Is diabetes, elevated blood sugar or insulin resistance interfering with your sex life? There is a good chance that it is, as a result of hormone imbalance, whether you are male or female.
According to the Centers for Disease Control and Prevention, there are 29.1 million Americans with diabetes, however only 21 million have an official diagnosis, while an additional 8.1 million are walking around unaware. Type 2 diabetes occurs when the body becomes resistant to the blood sugar, also known as glucose, that is floating around in circulation.
As a result, the body produces more insulin in an attempt to force the blood sugar into the cells. But eventually the insulin production can decline. Prior to a full diagnosis, a person might have borderline elevated blood sugar or insulin.
This condition is called prediabetes. It can have some devastating effects on a person’s overall health and sex life.
Blood sugar levels can react to a woman’s ever-changing hormones throughout the month.
She may find it more difficult to keep herself stable right before her menstrual cycle, which can worsen both fatigue and mood changes such as irritability. Unstable blood sugar and insulin levels can worsen depression and energy, and can diminish overall feelings of well-being.
Elevated blood sugar levels can reduce blood flow through the tiny capillaries in the body that go to the bladder, clitoris and vagina. As a result, she may experience chronic bladder infections, vaginal dryness, and lower sexual response, compared to someone with healthy blood sugar levels.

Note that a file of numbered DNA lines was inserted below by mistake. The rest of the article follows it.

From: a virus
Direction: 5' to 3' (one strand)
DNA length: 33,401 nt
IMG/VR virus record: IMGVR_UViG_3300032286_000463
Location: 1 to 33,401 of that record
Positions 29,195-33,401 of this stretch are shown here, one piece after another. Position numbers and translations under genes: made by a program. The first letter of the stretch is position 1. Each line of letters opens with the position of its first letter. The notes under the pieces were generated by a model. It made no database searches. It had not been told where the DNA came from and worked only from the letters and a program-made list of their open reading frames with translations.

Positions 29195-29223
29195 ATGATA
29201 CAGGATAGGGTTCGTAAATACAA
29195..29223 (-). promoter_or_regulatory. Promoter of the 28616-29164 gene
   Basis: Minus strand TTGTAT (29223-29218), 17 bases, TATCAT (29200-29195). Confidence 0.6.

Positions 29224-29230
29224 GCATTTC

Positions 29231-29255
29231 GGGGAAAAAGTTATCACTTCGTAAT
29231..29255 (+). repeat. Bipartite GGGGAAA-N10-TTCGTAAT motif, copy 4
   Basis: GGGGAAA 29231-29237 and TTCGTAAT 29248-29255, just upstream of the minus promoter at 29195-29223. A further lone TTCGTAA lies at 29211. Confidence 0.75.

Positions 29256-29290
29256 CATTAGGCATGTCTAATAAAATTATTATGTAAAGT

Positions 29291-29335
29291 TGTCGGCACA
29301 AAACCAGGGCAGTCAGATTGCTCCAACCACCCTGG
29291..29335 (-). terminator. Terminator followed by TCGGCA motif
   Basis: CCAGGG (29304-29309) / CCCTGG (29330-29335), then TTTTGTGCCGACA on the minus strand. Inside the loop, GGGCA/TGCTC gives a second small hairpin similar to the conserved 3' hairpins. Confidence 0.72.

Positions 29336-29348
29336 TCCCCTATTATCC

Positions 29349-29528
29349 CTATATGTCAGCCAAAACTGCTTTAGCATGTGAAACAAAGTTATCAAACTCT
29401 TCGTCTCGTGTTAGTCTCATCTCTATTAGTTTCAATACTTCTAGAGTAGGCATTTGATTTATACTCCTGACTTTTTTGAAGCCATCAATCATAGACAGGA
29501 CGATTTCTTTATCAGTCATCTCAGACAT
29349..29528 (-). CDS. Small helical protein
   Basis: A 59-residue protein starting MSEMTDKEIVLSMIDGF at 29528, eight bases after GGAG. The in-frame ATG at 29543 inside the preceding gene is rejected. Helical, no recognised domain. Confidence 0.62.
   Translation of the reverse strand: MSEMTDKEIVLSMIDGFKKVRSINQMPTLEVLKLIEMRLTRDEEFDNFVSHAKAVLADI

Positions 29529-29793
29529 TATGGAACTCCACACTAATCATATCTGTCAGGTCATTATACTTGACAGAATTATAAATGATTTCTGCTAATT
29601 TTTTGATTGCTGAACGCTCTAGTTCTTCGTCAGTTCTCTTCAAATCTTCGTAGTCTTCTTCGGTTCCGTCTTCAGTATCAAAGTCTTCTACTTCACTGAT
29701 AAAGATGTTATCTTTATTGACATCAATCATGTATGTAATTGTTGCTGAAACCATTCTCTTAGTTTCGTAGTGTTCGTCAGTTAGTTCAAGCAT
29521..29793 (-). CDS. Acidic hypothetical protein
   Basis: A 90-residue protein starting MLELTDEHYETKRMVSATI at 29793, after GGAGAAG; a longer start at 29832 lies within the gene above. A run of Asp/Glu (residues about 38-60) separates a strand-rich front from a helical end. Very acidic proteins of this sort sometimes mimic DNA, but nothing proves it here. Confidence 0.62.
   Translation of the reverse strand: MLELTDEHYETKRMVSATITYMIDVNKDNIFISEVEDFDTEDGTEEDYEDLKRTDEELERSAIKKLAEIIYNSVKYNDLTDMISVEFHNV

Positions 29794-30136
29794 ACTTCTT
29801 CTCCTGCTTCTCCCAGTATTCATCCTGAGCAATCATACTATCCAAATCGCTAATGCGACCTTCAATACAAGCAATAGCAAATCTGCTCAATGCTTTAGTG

The same idea can be applied to men, as the capillaries that go to the penis are not able to supply the appropriate blood flow. This can lead to erectile dysfunction.
In men, high insulin is often correlated with low testosterone levels. This can bring about a worsening of his moods, decreasing his energy and sexual desire or response.
Knowing this, it is critically important to get that high blood sugar and insulin level under control. Talk extensively with your health care provider about the best way to address this disease or prevent it if you are prediabetic.
Focus heavily on regular exercise including weight and resistance training, while eating a diet full of vegetables, fiber, lean protein, and healthy fats.
Greatly limit carbohydrates and avoid sugar completely, as sugar and high carbohydrate (particularly simple carbs such as white breads, crackers, cereal, cookies, brownies, cakes) got you into this in the first place.
If you find yourself struggling, consider seeing a nutritional counselor or Dietitian to help with grocery shopping and meal planning. The earlier you are aware of your blood sugar numbers, the better chance you have of not becoming a statistic!
1) American Diabetes Association. (2015). Sexual Health. Retrieved Nov. 6, 2015.
2) Centers for Disease Control and Prevention. (2015). 2014 National Diabetes Statistics Report. Retrieved Nov. 6, 2015.
3) National Institute of Diabetes and Digestive and Kidney Diseases. (2008). Sexual and Urologic Problems of Diabetes. Retrieved Nov. 6, 2015.
4) Low Testosterone and Your Health. WebMD. Retrieved Nov. 6, 2015. http://www.webmd.com/men/what-low-testosterone-can-mean-your-health
Reviewed November 6, 2015
by Michele Blacksberg RN
Edited by Jody Smith